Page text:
Straya, Straya, Straya We Love You Amen

Couldn’t have had a more Australian Day this week – a very busy weekend which included a Rolf Harris open-air concert, the Australia Day Fireworks in Perth and a 5 hour round-trip through the South West.
After all that driving, I got to thinking that one of the defining qualities of Australia is distance. Moreso in the west than anywhere else, you’re able to find an open road and keep driving for hours at a stretch without changing borders, languages, counties, jurisdictions…. In some parts of the world, a 5 hour journey would require passports and border clearances, or at least, a couple of changes of local dialect. If there’s one thing that people get completely wrong about Australia, it’s the amount of time it takes to travel between significant locations.
There’s a lot of space here in Australia – which, in today’s geopolitical climate, is Not Such A Bad Thing.
Rolf put on a great show – originally scheduled for 2 hours, he performed for 3 and a half, with barely a dull moment. Probably most significantly, the concert was opened with a welcome by the traditional owners of the land on which the concert venue stood (Edith Cowan Uni in Joondalup). Although the content was confronting, (as one of the tribe elders related stories of her ancestors ill-fated encounters with white men) it’s the first time I’ve encountered such a co-ownership of an event by Aboriginal and Non-Aboriginal Australians. I think that’s down to Rolf’s wide, wide appeal. The last time I’d seen such co-ownership was in New Zealand, where the relationship between indigenous and ‘imported’ populations is far more inclusive. Still dysfunctional, but there is acknowledgement of Maori traditions throughout NZ culture. I’d like to see that happen in Australia, somehow. I think that concert was a good example – especially as a part of the Australia Day celebrations, typically an anniversary celebrating English settlement/invasion of this country.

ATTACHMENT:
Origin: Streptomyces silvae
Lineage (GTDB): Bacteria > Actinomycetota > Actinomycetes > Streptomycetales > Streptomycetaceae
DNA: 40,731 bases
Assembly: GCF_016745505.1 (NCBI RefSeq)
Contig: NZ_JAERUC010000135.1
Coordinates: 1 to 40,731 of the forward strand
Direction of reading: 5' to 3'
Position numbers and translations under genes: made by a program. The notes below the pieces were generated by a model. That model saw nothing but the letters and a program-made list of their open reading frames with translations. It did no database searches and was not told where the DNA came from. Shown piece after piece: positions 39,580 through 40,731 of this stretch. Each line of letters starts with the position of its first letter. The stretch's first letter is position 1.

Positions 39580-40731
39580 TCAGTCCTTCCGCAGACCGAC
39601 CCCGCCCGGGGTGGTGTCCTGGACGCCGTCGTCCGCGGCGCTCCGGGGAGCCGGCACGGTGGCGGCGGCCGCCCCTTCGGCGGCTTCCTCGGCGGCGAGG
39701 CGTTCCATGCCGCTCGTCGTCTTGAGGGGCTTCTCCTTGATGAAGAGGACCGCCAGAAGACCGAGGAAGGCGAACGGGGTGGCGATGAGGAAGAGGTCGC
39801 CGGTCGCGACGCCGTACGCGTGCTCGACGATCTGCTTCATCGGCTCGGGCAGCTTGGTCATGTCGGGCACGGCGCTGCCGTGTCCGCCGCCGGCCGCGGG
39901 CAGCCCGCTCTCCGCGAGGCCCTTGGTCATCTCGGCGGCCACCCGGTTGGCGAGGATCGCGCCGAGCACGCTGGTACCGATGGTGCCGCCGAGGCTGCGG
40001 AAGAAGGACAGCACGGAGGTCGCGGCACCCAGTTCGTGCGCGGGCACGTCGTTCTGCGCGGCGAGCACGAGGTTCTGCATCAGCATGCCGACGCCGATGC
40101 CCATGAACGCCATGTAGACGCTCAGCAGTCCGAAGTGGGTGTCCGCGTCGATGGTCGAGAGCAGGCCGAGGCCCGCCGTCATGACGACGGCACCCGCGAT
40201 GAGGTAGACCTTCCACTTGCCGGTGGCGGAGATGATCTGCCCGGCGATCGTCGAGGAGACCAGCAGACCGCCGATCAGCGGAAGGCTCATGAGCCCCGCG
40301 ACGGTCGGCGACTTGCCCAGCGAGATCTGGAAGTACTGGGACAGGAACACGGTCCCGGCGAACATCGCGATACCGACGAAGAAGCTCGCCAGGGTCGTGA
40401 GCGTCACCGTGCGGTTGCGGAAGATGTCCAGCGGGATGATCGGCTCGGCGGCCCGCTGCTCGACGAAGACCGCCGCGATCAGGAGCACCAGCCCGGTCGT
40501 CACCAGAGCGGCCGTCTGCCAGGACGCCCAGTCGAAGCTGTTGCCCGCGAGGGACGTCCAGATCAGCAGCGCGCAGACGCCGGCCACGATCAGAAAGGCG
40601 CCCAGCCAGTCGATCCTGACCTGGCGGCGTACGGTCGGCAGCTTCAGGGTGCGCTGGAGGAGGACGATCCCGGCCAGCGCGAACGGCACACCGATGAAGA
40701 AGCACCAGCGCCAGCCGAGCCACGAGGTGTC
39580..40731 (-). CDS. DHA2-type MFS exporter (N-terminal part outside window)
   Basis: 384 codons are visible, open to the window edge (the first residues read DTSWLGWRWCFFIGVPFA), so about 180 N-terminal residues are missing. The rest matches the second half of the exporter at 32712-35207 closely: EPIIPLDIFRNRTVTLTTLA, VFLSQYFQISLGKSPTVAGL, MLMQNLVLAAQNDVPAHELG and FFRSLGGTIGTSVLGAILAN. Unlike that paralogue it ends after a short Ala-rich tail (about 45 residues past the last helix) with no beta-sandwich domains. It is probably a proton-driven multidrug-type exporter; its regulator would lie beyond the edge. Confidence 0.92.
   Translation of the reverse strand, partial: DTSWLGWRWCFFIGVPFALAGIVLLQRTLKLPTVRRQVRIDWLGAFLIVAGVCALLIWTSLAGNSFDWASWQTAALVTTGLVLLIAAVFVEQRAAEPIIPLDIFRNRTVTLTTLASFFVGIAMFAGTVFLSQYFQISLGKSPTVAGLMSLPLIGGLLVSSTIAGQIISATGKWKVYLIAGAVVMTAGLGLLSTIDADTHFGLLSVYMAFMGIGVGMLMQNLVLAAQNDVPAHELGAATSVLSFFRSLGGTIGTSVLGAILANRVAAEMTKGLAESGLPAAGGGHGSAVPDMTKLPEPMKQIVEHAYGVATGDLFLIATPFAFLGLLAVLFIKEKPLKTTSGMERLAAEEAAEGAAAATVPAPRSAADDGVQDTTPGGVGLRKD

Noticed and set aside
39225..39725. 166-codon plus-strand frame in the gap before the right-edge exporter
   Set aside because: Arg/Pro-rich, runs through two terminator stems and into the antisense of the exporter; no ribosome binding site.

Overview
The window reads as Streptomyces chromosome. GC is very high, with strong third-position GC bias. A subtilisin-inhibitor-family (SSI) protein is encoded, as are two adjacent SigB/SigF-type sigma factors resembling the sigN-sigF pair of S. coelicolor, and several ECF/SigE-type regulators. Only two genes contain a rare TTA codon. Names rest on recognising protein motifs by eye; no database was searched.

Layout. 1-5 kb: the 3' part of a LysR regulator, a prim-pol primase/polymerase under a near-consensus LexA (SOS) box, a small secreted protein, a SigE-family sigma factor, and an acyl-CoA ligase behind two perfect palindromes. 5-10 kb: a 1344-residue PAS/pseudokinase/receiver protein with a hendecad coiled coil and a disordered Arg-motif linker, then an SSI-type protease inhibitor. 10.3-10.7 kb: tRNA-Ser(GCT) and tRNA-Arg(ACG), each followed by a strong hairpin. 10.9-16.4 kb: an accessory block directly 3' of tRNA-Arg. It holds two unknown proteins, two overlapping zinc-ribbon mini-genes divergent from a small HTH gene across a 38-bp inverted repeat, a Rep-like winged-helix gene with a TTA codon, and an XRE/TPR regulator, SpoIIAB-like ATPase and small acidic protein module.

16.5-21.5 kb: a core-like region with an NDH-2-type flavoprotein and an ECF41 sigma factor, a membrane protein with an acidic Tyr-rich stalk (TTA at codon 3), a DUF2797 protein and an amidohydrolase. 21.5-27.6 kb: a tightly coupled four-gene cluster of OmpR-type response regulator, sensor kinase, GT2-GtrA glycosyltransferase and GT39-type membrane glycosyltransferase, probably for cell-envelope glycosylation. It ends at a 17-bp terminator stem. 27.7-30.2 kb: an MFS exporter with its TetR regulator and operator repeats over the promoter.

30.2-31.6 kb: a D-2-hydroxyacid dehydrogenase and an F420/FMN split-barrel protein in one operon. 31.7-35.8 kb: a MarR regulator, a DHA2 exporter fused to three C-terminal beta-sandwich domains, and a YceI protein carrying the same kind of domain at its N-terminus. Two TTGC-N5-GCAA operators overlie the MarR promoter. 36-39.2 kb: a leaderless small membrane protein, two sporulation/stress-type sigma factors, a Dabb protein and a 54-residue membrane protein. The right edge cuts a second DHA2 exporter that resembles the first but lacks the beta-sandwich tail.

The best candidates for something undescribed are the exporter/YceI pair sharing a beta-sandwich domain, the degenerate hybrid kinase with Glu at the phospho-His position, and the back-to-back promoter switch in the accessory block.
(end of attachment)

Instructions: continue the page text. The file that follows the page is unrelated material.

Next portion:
I led a church service on Sunday in which I made the point that the original hope for Australia was that it become the Great South Land Of The Holy Spirit – not because of the natural beauty of the land – or its place in the world, but in the people God put here. Unlike a lot of other countries, no-one wanted to be here at the start of English settlement – it was a prison colony. But Australia is now undoubtedly the lucky country – it’s turned its founding fortunes around to become one of the most envied economies and societies in the world. Why would you live anywhere else?
And on the Fireworks, it sounds like there was a little unrest and unruly behaviour at the event this year. Made me feel glad that we’d gone to the office and had a sheet of glass between us and the hoi polloi. I wouldn’t say the event was the most interesting one I’d been to, but maybe I’d been spoiled. It is free, after all, so I can’t complain too loudly.
That would be downright un-Australian.

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